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Ask Amy: Sister wonders how to fix flawed sibling

Amy Dickinson, Tribune Content Agency on

That is how all of our fights end: With him getting an apology and me getting nothing. Do you agree that the person who "started it" should never receive any apology?

– One-sided

Dear One-sided: None of what you two do would be considered “fighting fair.” This seems more like score-settling than mature adults offering sincere apologies and receiving forgiveness.

If you two were in kindergarten and you deliberately hit your husband with a ball, and then he picked it up and hit you right back, a teacher would ask you both to apologize to one another, because you’ve both done something you shouldn’t have done that has hurt the other.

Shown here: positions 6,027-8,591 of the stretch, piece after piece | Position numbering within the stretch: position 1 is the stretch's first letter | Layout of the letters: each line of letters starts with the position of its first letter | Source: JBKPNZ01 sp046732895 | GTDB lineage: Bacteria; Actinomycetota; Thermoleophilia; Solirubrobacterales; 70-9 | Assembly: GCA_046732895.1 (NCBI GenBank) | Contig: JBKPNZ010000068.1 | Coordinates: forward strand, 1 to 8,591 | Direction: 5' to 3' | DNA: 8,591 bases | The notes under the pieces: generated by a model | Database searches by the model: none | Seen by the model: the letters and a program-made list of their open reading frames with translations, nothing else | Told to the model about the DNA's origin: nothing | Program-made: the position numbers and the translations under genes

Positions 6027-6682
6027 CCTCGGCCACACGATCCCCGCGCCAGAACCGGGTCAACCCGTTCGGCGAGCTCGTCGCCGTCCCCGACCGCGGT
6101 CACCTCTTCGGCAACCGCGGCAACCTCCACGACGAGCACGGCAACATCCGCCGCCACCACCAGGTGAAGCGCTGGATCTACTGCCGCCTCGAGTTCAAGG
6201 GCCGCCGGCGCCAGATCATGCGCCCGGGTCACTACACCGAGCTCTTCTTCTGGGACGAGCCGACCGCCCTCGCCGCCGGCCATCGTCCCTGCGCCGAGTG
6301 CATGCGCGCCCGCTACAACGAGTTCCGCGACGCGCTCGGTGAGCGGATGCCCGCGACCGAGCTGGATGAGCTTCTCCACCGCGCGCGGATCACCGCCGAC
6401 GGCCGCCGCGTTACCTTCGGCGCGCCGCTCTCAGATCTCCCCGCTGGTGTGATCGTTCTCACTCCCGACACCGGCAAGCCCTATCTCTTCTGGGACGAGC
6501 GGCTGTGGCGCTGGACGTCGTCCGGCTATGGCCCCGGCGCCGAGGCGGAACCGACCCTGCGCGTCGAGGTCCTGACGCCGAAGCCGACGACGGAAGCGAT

To me, the basic geometry of your interactions seems imbalanced.

But apologies, forgiveness, and reconciliation are not points on a protractor.

You two should not only settle scores, but actually attempt to reconcile and rebalance. And this man who values apologies so much should learn how to offer one.

Dear Amy: “Snacked” wrote to you about her husband’s refusal to offer their grandchild healthy snacks. I loved this line: “Kids … can happily eat broccoli trees dipped in yogurt — until Mr. Oreo comes to town.”

 

But don’t you think parents take this “healthy snacking” thing a little too far?

– Wondering

Dear Wondering: Anything can be taken too far. But overall – I think this “healthy snacking” trend is an extremely positive step.

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(You can email Amy Dickinson at askamy@amydickinson.com or send a letter to Ask Amy, P.O. Box 194, Freeville, NY 13068. You can also follow her on Twitter @askingamy or Facebook.)

©2022 Amy Dickinson. Distributed by Tribune Content Agency, LLC.

 

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